Posts Tagged ‘young adult books’

Win a copy of Rookie Yearbook Three!

Wednesday, December 3rd, 2014 is a website created by and for young women to make the best of the beauty, pain and awkwardness of being a teenager. When it becomes tough to appreciate such things, we have good plain fun and visual pleasure. When you’re sick of having to be happy all the time, we have lots of rants, too. Every school year, we compile the best from the site into a print yearbook. Behold: our Junior year!

In Rookie Yearbook Three, we explore cures for love, girl-on-girl crime, open relationships, standing for something, embracing our inner posers, and so much more. Featuring interviews with Rookie role models like Sofia Coppola, Amandla Stenberg, Greta Gerwig, and Kim Gordon, and a bonus section chock-full of exclusive content including a pizza pennant, sticker sheet, valentines, plus advice and contributions from Lorde, Shailene Woodley, Dakota and Elle Fanning, Grimes, Kelis, Sia, Abbi Jacobson and Ilana Glazer of Broad City, Haim, and more!

Thanks to the fab people at Penguin, we have 5 (five!) copies to give away! All you have to do to win one is answer the following question:

Who is your female role model, and why?

Mail your answer to by December 10th*. Please include “Rookie Yearbook” in the subject header.

*Please note that we don’t answer the mails to individually. The winner will be contacted after the cut-off date. The names of the winners and ALL answers are posted on this blog periodically in Prize Draw Winners posts.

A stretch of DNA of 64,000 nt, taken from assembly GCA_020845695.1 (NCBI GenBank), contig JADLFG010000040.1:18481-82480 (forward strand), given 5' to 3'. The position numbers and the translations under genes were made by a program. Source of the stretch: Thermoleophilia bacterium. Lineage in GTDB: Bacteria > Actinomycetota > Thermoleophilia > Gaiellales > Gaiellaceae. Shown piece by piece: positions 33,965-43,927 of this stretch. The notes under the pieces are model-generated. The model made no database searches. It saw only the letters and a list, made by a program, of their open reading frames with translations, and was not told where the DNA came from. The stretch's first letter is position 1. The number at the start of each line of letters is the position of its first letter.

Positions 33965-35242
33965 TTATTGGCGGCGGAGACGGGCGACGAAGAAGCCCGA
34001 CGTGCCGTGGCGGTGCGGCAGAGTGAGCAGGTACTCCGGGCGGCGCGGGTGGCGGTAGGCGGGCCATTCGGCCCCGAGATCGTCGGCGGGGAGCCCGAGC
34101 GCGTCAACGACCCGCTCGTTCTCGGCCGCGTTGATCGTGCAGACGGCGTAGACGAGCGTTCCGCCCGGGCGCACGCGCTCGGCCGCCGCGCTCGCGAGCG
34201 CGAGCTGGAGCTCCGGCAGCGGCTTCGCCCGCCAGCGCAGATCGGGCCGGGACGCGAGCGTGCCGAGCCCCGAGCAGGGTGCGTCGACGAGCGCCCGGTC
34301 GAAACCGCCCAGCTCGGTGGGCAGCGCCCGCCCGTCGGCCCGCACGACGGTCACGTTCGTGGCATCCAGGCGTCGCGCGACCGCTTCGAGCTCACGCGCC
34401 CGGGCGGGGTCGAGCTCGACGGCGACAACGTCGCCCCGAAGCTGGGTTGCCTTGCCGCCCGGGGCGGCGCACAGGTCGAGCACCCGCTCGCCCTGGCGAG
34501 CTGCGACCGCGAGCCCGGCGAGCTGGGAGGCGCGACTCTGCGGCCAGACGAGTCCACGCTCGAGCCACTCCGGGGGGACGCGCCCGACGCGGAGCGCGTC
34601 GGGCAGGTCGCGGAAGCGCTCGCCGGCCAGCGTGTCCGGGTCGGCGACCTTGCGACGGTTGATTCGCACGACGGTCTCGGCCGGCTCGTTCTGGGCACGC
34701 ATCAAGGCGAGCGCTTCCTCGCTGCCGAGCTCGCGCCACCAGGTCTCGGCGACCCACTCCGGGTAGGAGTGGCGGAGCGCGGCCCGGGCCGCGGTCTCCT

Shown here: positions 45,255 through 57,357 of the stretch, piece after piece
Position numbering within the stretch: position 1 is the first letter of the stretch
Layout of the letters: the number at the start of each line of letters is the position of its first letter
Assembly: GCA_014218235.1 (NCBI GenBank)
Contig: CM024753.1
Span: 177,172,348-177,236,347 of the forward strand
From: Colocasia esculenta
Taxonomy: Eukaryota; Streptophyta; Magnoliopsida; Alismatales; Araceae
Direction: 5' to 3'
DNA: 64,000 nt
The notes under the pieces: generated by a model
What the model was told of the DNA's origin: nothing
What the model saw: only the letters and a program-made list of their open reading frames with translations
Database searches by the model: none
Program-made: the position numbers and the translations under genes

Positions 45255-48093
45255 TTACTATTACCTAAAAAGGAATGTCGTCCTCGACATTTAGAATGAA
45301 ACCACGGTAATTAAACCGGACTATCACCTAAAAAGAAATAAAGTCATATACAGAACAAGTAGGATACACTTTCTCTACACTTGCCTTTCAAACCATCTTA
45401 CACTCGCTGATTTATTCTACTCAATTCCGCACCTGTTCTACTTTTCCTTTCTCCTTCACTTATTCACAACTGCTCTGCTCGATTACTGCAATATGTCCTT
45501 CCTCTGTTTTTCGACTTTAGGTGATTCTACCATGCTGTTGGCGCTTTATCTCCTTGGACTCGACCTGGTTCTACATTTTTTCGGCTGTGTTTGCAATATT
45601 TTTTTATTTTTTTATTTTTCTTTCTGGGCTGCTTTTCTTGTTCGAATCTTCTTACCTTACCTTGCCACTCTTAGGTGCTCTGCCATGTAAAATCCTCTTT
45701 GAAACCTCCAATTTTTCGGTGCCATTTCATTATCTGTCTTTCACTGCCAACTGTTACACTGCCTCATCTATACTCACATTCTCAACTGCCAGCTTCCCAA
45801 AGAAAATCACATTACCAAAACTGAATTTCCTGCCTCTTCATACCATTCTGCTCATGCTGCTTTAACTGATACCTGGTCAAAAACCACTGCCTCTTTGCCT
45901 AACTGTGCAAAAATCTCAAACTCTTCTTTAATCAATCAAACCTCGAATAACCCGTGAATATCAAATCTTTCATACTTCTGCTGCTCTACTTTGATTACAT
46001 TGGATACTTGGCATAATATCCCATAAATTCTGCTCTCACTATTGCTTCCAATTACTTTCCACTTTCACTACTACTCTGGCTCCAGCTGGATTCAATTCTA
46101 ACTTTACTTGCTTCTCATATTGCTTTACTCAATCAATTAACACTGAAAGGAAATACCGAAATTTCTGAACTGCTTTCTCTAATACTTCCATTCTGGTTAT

Image credit: panel from comic by Margaret Machlan, taken from’s November 30th, 2014, Sunday Comic “Up to Scale”.

You Review: Noggin – John Corey Whaley

Tuesday, April 8th, 2014

Reviewed by Debby Kasbergen

When I was offered Noggin by John Corey Whaley for review, I had absolutely no idea what to expect. From the blurb it just sounded unique and sort of weird. With the head cut off element, I thought it would be a bizarre kind of sci-fi, but nope. This book surprised me in the best possible way.

Noggin is actually sort of a cancer book. It centers on Travis Coates who, indeed, has his head cut off – but for a medical reason. He had a terminal form of cancer that had destroyed his body – except for his head. Knowing he had no other options, he consented to participate in a new medical procedure. His head would be cut off and cryogenically frozen until such time as technology had advanced enough to allow him to survive reattachment to another body. He first expects that he would wake up far in the future, but instead he wakes up 5 years later: just long enough for his family, girlfriend and friends to have moved on, but not long enough for him to be able to let them go entirely, as for him no time has passed at all.

I honestly was not expecting that kind of story from the blurb, but it just instantly drew me in. I’m not the type of person who often goes for sickness or grief stories, because I find it hard to connect. But here the connection was instantaneous, mostly because Travis has such a refreshing voice. It was really fluid and easy to understand his thoughts, to be drawn into his mind and sympathize with his story. He has a wry kind of humor that pops out at just the right times and puts a smirk on your face despite his circumstances.